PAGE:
That a healthy balanced diet of real food is better than a low carb, high fat; high carb, low fat; paleo, or probiotic diet, or anything else some d**k invents to make money.

 

That the way to stay healthy and fit is to eat less crap, and move around a lot.  That WEB eats better than he lets on. 

 

That the reasons many 70 year old rock musicians are still alive, well, and energetic is because they got up and moved around their whole lives - exceptions apply as always. 

 

Okay, so the last ones are not business related.

 

That 99.9% of Outside Passive Minority Investors returns will revert to the mean, and below,  leaving a few thousand outliers, worldwide. 

 

 

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That the way to stay healthy and fit is to eat less crap, and move around a lot.  That WEB eats better than he lets on. 

 

That the reasons many 70 year old rock musicians are still alive, well, and energetic is because they got up and moved around their whole lives - exceptions apply as always. 

 

It's sex, drugs and parties man.

 

For WEB too.

 

8)

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That if Warren Buffett had only a small amount of money to his name he would invest his capital primarily in ugly cigar butts, classic Graham style. Not in quality businesses. He has even said this once publicly when asked by a student (there's a Youtube video), but I think most investors still strongly disagree with this statement.

 

I think the times were different when he did it. He had an information advantage that doesn't exist today. Genessee Gas was one IIRC, selling for $50 with $200 in cash.

He did the legwork that nobody else did to find these gems. Today every stock website in the world makes it very easy to find this kind of thing.

 

In the '50's this worked like a charm for him but today the net cash companies don't always work out.

 

But I think you're right that he wouldn't do that today but if he went back in time he would do the exact same thing.

I would assume Buffett of 2016 would be a micro/small cap investor looking for a fantastic CEO building a business to last decades.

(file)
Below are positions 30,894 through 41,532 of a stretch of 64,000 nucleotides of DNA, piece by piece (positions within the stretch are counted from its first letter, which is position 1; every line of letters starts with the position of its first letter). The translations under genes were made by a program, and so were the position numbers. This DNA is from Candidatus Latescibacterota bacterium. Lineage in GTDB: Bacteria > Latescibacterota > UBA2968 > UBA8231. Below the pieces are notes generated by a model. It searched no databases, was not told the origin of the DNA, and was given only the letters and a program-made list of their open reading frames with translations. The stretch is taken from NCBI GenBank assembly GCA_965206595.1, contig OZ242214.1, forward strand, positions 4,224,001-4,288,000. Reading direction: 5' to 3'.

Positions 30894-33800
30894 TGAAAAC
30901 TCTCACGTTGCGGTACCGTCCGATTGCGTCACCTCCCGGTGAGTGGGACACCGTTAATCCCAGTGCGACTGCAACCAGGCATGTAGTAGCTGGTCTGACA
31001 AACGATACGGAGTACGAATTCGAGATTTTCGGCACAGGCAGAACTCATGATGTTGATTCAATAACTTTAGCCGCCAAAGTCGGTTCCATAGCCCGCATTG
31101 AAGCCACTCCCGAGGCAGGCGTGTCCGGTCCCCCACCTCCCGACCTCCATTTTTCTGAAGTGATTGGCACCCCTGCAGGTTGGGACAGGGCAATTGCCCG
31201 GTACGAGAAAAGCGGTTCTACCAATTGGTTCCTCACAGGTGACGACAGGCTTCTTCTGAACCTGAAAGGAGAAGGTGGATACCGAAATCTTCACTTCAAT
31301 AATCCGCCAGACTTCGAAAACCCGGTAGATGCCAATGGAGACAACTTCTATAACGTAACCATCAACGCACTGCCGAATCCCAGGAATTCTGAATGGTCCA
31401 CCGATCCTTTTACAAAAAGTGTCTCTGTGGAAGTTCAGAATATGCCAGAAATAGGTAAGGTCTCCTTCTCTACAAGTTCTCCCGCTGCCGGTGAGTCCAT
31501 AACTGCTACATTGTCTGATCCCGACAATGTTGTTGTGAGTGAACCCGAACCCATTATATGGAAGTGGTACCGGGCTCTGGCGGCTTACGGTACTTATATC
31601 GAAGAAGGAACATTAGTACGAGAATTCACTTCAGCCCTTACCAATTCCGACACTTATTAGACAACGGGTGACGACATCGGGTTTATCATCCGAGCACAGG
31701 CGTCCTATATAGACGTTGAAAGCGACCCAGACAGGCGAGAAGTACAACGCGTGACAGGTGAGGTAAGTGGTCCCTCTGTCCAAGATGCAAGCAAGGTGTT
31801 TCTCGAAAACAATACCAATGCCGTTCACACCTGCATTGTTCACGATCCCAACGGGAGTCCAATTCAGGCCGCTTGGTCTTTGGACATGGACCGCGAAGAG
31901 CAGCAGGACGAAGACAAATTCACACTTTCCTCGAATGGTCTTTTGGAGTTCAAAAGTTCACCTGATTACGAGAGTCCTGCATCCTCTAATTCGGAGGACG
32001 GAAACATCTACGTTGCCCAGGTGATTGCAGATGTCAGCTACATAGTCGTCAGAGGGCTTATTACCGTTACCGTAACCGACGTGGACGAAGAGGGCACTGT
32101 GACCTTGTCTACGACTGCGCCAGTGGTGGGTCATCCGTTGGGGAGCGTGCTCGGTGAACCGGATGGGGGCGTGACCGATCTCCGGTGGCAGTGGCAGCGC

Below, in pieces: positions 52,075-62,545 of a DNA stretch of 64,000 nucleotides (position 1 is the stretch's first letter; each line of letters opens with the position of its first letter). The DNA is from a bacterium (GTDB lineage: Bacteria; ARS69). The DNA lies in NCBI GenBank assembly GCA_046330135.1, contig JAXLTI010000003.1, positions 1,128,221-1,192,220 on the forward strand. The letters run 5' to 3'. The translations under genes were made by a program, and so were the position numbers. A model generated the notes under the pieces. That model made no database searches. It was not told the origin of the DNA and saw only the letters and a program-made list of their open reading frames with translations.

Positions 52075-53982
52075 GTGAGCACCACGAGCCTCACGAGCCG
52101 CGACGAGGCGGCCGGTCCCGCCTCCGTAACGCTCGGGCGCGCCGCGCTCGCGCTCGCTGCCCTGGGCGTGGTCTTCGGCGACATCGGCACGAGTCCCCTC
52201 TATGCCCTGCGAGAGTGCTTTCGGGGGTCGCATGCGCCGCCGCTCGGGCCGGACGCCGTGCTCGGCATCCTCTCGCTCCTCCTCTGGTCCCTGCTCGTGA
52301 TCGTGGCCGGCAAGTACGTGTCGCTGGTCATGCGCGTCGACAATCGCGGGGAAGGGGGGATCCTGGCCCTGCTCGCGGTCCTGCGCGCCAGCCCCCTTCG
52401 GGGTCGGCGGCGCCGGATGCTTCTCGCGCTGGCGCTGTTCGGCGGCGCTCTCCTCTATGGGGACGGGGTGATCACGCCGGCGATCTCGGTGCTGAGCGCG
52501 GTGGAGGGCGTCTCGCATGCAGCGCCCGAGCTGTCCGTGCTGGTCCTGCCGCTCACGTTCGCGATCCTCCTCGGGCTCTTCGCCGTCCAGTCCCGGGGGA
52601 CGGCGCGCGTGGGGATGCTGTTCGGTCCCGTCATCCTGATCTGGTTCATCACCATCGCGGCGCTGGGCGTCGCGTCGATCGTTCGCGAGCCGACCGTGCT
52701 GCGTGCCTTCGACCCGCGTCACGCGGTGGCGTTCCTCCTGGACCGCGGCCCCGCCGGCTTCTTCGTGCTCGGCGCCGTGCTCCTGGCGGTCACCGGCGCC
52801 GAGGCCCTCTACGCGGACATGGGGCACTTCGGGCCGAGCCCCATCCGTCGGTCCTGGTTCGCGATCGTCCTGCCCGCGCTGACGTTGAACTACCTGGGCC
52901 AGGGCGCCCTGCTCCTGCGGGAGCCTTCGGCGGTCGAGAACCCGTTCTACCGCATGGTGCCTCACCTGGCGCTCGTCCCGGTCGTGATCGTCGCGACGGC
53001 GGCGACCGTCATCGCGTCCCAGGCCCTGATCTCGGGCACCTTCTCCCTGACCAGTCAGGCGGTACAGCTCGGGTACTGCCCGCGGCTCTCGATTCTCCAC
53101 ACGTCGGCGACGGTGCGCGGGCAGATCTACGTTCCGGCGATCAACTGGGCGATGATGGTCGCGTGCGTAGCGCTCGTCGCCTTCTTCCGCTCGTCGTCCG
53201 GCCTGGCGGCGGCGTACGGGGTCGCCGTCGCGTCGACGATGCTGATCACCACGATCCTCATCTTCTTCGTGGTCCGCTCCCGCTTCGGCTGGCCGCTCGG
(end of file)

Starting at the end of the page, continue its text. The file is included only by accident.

Edit: Actually a quick Google search found this from the '99 meeting notes on doing it the same way or doing it different.

I guess I’’d do it the same way: maybe I’’d start with small companies and buy good businesses.

Did some digging and managed to find the video: https://youtu.be/BPTz-jLkPOc?t=9m52s. He also discusses his South Korean cigar butt investments he made in his personal account 6-7 years before.

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In the business realm, what do you think is true, which most everyone believes the opposite?   

 

 

I believe that profits matter more than cash flow.  I am amazed at the discussions on the forum regarding the total disregard of P/E ratios and book values, as if they don't matter.  CF without profits is a waste of my time.  I'll now return to my bunker as the mud starts to fly. 

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Why do you think most people think the Chinese real estate craze is sustainable? There was a segment on 60 Minutes like a year in a half talking about it being a bubble.

 

For one, the Chinese property craze is sustained by the Chinese in China watching China Central Television. 60 minutes is irrelevant.

 

Also, in China, people don't trust anything intangible - they don't even trust things that are tangible - there are fake goods everywhere.

 

Real estate is as real as it gets there.